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Mat Roop

pfretzscher plywood bass

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I have not worked on very many basses... but a 1/2 size, apparently with a buzz, showed up in my shop yesterday... 3 questions... because if the problem buzz is with the bass bar it will not be worth it to open up the instrument.
 
1- This bass is a student Pfretzschner plywood bass and the client got it as a donation  from a school who said they thought that the bass bar was loose causing a buzz. I have inspected the bar thoroughly with good light and mirrors while tuned to tension. There is only one short area where the glue seems to have a small crack, but it does not seem to move under pressure and it is near the center of the bar on the bass side. The ends seem firmly fixed. It seems unusual that the bar would be loose in the middle and not the ends.... is it likely or even possible that the buzz can come from here. There are lots of loose slivers and pieces of ply around the edges that to my mind are the source of the buzz. 
 
2-Do all tailpieces follow the standard sizing?... ie this unit has a Thomastik 4 adjuster style tailpiece that looks monstrous... but it is only 287 mm long compared the the standard 1/2 size tailpiece length of 310mm. The standard length of a 1/4 tailpiece is 290mm.  I could not find sizing info on the underside of the tailpiece. so I am wondering what size of tail piece is this?
 
3- The tuning gears are in serious need of lubricant... what is appropriate to use?
 
 Thanks for all your help!.... Mat

 

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I use graphite and beeswax on machine tuners. I think, with basses, that improvisation is in order. I haven't gone this far into the dark side (yet), but a friend of mine had a similar repair he had to make on another nigh-throwaway bass, and he drilled through the top on either side of the bassbar, got glue under the bar, and looped wire down and under the bar and pulled it up. Twisted it tight to clamp, then dowelled the holes.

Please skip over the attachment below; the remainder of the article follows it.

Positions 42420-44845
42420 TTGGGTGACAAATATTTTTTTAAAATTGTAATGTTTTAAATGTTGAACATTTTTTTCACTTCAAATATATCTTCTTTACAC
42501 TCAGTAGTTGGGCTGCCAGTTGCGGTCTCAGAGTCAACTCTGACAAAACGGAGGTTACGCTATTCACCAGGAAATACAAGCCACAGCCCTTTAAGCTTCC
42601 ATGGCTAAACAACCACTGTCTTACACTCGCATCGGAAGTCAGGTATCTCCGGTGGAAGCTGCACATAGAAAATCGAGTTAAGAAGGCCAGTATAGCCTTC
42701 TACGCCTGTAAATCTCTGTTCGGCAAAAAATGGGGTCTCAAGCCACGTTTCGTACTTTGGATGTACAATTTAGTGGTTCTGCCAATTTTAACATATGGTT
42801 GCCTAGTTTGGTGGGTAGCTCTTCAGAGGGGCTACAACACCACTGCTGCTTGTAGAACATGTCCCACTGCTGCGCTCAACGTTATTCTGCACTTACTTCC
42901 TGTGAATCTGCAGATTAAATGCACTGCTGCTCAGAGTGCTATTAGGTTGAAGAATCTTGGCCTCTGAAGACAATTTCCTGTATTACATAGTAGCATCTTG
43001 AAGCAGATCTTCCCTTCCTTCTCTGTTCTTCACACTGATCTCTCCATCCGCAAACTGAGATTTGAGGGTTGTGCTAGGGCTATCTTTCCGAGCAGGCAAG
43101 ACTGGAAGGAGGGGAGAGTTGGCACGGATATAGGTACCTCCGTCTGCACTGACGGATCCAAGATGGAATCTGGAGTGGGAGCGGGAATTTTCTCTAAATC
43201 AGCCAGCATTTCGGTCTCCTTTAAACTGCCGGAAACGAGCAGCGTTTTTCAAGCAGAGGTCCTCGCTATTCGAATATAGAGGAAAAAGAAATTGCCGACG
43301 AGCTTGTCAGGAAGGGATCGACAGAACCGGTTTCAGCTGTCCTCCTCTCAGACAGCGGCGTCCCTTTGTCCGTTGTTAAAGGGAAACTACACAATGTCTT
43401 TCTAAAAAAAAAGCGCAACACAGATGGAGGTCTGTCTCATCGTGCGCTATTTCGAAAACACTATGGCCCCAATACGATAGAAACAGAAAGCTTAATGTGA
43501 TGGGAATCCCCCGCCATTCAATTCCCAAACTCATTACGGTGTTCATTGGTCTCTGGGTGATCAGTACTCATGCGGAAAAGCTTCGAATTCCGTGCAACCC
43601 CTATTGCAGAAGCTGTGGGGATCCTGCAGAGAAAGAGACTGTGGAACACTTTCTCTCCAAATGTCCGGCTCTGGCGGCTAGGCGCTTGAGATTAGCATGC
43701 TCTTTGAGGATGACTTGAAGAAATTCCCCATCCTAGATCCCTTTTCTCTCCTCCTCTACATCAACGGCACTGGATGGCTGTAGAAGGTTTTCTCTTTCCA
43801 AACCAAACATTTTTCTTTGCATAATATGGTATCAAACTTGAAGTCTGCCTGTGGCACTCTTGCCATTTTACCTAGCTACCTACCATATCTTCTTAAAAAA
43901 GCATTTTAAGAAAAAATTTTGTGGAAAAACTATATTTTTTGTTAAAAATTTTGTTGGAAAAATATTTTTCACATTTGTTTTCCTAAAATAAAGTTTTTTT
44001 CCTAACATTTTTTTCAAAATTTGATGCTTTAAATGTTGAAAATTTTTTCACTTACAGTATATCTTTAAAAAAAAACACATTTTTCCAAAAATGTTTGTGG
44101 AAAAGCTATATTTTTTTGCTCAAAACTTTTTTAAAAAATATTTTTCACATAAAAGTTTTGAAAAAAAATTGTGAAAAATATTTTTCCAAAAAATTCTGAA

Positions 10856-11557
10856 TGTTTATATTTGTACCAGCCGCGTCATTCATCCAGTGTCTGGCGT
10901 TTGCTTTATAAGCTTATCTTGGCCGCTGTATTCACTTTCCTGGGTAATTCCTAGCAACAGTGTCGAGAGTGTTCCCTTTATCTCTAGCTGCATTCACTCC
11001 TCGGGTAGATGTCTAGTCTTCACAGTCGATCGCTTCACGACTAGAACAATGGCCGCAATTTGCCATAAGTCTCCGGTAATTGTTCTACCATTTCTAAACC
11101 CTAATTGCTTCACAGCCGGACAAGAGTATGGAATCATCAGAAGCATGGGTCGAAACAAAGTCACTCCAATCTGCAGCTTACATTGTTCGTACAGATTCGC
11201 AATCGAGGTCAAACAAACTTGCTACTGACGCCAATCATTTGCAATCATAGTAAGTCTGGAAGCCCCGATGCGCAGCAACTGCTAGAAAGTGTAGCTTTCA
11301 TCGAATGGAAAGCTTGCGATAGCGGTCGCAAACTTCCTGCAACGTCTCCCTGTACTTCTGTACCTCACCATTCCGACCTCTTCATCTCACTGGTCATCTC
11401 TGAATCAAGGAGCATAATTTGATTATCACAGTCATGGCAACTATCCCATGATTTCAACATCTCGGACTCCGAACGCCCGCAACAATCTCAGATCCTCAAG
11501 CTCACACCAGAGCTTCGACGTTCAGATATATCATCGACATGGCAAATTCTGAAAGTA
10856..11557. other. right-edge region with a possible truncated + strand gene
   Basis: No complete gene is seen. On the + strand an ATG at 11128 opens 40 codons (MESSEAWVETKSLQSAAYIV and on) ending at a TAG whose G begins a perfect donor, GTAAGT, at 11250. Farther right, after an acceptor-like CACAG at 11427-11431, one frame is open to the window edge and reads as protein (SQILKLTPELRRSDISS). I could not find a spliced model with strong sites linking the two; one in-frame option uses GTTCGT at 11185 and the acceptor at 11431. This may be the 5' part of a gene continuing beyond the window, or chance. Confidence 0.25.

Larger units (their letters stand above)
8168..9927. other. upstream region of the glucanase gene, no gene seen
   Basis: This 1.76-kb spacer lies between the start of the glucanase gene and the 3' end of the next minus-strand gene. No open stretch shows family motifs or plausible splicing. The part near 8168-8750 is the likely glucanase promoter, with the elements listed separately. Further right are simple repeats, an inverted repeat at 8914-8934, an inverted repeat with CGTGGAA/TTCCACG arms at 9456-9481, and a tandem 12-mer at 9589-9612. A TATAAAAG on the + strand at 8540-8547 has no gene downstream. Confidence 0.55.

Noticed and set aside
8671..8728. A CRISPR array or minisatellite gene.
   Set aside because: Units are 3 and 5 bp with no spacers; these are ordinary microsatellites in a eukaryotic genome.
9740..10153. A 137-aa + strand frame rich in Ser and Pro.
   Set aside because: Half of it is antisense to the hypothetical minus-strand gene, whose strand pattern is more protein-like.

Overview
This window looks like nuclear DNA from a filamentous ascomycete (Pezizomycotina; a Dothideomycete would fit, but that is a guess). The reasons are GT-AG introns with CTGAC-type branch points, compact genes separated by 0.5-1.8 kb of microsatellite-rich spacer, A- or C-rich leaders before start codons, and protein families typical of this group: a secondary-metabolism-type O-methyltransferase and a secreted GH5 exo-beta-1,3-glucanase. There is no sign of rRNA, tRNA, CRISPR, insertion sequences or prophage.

Not endorsing; just saying...

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I use graphite and beeswax on machine tuners. I think, with basses, that improvisation is in order. I haven't gone this far into the dark side (yet), but a friend of mine had a similar repair he had to make on another nigh-throwaway bass, and he drilled through the top on either side of the bassbar, got glue under the bar, and looped wire down and under the bar and pulled it up. Twisted it tight to clamp, then dowelled the holes.

Not endorsing; just saying...

Why graphite?? ... would that not make things messy and black ? What about straight beeswax.. I've got lots of that.

 

BTW... I found a split in the back centerbout seam... likely the source of the buzz...

 Thanks for all your help!... Mat

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I'm a bass player, not a professional luthier, so I'm only able to speak from my own experiences with instruments. But in my time, I've owned a few plywood basses and in my experience with them, the buzz is more likely to come from the wood de-laminating than something like a loose bass bar. It happens all of the time to older plywood basses, whether they're Kays or European-made. Now, I'm not saying that it's not a loose bass bar, those things happen too, but it's probably not in the top three causes of buzz. If the strings aren't old and damaged and they fit reasonably well on the bridge and nut, it's probably time to play it and listen to where the source of the buzz is coming from. With a bass this can be a two-person job.

 

Now about geared tuners. These things are machines and typically the best thing for them is some decent lubricant for metal. On my bass, I keep a towel handy to wipe up any possible excess, but a small, controlled drop of Tri-Flow on the worm gear and between the large gear and the brass plate makes tuning much easier. One small drop on either location is enough, but again, keep a towel handy just in case.

 

[This may go without saying, but: Don't use WD-40, unless you're cleaning the gearing. It's not lube, it's for breaking lightly frozen joints and clearing out water so that real lubricant can be added after the preparation.]

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